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Meet Ariel Gordon, Writer-in Residence in the Buller Greenhouse

May 6, 2021 — 

When Ariel Gordon says she’s the new Writer-in-Residence (WIR) in the Buller Greenhouse, she’s not kidding. In fact, Gordon is the first-ever WIR in the greenhouse, based on her proposal to its staff and the Department of Biological Sciences after receiving a Self-Directed Residency grant from the Manitoba Arts Council.

Beginning in March and continuing until the end of June, Gordon will spend three days a week in the Greenhouse, gathering inspiration for a new art project. Not only that, she is assisting Bio Sci students, most recently in the Non-Flowering Plants course on Dr. Bruce Ford and Dr. Carla Zelmer’s assignment to write a popular science article on mosses, ferns, and liverworts. Over the coming months, she will also be writing social histories of some of the plants in the greenhouse.

While her position is newly created, Gordon herself is not new to the WIR process, or to science in general. She has a BA/BSc from the University of Winnipeg, along with a Bachelor of Journalism from the University of King’s College. Her mother was a scientist who worked as a radiation safety officer at hospitals and research labs around the city. Gordon enjoyed science so much she paired it with journalism since she felt both embodied a curiosity about the world and how it works, as well as a desire to share that knowledge.

Workspace inside Buller Greenhouse.

Gordon has done many residencies throughout her career, including stints at Hawthornden Castle near Edinburgh, Scotland, and here at the Winnipeg Folk Festival through their Prairie Outdoor Exhibition program. At the Folk Fest, Gordon hung poems in cottonwood on the edge of the Hand-Made Village and invited festival-goers to add their own thoughts, ideas, and confessions. This fall she’ll be doing an Artists in the Cabins residency at the Falcon Trails Resort.

Gordon’s current project, a poetry/photography collaboration with Dr. Erwin Huebner, professor emeritus and former department head in the Department of Biological Sciences came about at the suggestion of her publisher, Matt Joudrey. Joudrey had just published Gordon’s book of poetry, “TreeTalk” (At Bay Press, 2020) and he knew Huebner by virtue of consulting him about his own passion: butterflies. During their exchanges, Joudrey learned of Huebner’s micrographs, which are photographs produced using microscopes. Gordon explains:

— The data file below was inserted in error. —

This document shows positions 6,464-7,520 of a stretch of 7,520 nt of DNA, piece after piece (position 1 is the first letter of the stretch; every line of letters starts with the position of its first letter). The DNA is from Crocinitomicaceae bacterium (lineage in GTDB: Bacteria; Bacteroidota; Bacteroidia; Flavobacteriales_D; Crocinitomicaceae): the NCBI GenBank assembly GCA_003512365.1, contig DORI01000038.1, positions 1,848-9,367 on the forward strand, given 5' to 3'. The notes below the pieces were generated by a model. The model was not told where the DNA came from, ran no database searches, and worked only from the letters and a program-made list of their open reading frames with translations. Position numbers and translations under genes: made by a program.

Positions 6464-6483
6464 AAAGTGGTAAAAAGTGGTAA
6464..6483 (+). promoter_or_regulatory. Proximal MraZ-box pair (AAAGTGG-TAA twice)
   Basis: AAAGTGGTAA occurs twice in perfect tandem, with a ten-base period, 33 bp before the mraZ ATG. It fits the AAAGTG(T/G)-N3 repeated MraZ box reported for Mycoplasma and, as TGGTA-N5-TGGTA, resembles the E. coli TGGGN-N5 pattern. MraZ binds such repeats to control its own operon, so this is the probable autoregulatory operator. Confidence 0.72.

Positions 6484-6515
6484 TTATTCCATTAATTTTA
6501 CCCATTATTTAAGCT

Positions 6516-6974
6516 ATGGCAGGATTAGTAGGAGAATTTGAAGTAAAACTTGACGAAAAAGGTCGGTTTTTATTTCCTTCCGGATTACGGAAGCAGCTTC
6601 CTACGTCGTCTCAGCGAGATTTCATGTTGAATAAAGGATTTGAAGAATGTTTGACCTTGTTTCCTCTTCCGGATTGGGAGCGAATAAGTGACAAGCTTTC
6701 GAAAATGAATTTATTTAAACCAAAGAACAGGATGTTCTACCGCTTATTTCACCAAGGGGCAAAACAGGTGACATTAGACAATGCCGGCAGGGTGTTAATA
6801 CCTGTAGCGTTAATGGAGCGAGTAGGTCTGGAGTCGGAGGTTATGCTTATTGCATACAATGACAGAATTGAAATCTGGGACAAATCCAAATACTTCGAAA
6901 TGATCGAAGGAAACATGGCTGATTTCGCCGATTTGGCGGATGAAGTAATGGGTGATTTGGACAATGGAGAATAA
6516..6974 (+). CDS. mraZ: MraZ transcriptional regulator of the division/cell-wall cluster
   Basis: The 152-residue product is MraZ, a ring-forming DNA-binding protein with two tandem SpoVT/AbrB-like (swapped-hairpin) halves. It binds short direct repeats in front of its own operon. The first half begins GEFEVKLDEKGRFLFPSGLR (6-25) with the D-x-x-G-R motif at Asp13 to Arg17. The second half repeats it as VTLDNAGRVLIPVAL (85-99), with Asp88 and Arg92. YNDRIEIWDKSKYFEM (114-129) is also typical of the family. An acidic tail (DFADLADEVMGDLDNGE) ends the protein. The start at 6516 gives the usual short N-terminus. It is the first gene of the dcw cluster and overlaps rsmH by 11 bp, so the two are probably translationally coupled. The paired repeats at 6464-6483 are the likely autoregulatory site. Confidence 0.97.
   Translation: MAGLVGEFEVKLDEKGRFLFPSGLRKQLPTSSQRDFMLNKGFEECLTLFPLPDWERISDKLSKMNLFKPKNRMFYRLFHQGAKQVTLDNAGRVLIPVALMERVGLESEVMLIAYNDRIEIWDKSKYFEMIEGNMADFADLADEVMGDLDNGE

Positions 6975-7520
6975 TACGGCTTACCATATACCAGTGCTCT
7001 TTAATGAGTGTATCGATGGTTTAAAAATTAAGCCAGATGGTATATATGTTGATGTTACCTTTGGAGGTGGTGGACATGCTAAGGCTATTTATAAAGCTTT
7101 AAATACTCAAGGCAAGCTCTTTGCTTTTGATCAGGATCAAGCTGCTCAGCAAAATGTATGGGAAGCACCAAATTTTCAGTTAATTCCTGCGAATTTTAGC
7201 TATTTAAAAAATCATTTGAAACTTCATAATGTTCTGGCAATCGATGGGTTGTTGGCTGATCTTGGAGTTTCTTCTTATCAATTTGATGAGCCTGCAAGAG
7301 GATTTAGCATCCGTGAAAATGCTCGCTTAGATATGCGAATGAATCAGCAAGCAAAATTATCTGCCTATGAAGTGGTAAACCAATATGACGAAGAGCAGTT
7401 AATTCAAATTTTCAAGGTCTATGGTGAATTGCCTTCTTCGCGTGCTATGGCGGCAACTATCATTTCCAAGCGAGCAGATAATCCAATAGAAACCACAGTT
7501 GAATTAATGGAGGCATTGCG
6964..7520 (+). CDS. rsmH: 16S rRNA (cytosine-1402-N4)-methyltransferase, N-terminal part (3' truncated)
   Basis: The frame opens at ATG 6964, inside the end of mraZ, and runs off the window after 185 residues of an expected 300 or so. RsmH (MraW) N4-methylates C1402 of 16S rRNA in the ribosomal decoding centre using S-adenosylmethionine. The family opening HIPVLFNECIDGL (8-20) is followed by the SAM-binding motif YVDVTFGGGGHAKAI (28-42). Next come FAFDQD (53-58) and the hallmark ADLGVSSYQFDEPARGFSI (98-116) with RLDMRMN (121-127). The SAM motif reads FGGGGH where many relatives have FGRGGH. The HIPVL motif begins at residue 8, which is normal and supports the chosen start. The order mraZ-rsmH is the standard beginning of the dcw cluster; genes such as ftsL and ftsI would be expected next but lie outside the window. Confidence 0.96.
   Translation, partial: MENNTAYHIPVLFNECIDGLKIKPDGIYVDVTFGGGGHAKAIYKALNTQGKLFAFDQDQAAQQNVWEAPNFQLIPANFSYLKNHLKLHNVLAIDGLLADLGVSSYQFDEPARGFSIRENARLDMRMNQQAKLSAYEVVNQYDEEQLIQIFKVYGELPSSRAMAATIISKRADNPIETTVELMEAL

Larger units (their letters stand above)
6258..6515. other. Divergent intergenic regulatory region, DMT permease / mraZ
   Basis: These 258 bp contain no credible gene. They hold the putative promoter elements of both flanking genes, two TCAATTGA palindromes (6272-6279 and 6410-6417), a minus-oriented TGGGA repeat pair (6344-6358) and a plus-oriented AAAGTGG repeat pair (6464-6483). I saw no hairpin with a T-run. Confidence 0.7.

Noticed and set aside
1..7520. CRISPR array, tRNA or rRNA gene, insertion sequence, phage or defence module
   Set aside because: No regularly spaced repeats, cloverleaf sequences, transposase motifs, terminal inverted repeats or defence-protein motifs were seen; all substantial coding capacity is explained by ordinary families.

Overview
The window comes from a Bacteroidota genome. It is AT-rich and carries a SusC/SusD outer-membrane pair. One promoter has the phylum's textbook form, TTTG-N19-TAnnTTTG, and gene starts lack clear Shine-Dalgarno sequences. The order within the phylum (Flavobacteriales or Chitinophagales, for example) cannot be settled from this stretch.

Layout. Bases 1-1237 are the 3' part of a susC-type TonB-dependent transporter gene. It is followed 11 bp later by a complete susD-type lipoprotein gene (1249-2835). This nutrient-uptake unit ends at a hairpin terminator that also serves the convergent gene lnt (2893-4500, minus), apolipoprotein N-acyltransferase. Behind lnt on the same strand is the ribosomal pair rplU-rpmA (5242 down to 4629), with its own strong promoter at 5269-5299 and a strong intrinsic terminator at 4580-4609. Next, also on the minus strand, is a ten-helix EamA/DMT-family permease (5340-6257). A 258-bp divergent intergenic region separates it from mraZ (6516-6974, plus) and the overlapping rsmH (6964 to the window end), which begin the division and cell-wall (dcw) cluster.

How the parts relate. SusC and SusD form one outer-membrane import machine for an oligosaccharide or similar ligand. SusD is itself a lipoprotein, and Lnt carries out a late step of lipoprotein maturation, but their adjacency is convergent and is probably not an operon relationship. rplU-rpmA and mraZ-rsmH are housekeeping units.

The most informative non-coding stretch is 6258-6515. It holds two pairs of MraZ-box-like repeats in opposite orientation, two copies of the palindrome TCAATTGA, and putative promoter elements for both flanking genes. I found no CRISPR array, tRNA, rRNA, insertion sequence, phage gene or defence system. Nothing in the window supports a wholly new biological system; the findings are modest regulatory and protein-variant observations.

“Erwin has been producing micrographs for a long time, so he had beautiful, fascinating, often abstract images of almost every bit of flora and fauna you could think of. Matt got Erwin and me together, proposing that we collaborate on a poetry/photography project that we’re tentatively calling ‘Formidable Mouthparts’, focused on insects found in Manitoba that are considered pests. He commissioned a book of this work, which is scheduled to appear in 2023.”

Gordon was already thinking about pests when she met with Joudrey and Huebner. Asked if he would be willing to work with insects that are considered pests, Huebner agreed, but with a caveat:  all the images he would provide Gordon would be unlabeled. She would have ideas with which to work, but no specifics.

In response to Huebner’s challenge, Gordon (while not an expert in biology or entomology) has broadened her knowledge by consulting scientific journals, even subscribing to ‘Entomology Today’. She then takes snippets of that material and incorporates those into her poetry.

Armed with 135 of Huebner’s micrographs of pest insects found in Manitoba, Gordon’s mission is to write poems that respond to these unlabeled, often abstract images. Called “ekphrasis”, Gordon deems the process of responding to art in writing “a pretty fascinating way of working!”:

“For ‘Formidable Mouthparts’, I open the folder of images Erwin shared with me. I flip through the images until I find one or two that call to me somehow, then I spend time looking at them closely. For each image, I’m writing an image description and something that looks like a standard poem. But I’m turning the image description, which is an accessibility function you often see online, into a poem. I’m using it to warm up my metaphorical muscles, coming up with a list of what the thing in the image looks like. Once that’s done, I try to guess which insect is pictured, knowing that I will probably not get it right, but trying anyway. Then I do research on that species or on a related issue. What damage, real or imagined, does that insect cause? Could we or should we be able to live with that damage, or is it too dangerous to be accommodated, like Lyme Disease in ticks/people or Emerald Ash Borer in ash trees?”

Gordon’s previous writings, mostly in TreeTalk and also 2019’s Treed: Walking in Canada’s Urban Forest (Wolsak & Wynn), focused on the urban forest, including the history of tree planting and boulevards in an area that would have consisted mainly of wetlands and tallgrass prairie prior to the arrival of settlers.

“There is a settler mentality that sees the organisms we share the city with as pests, that wants our green spaces to be tidy and ornamental. Those ideas lead to monocultures, which aren’t healthy or sustainable.”

When asked if the Covid19 pandemic has impacted her residency to date, Gordon references her daily routine: 

“The first thing I do when arriving is to walk through the greenhouse, taking pictures of whatever catches my eye that day: blooming flowers, new leaves, sometimes even just the light through the windows. I have to be very careful to explain to my social media network that the greenhouse isn’t open to the public yet. Because people have been asking when they can visit — they’re as starved for the greenhouse as I was!”




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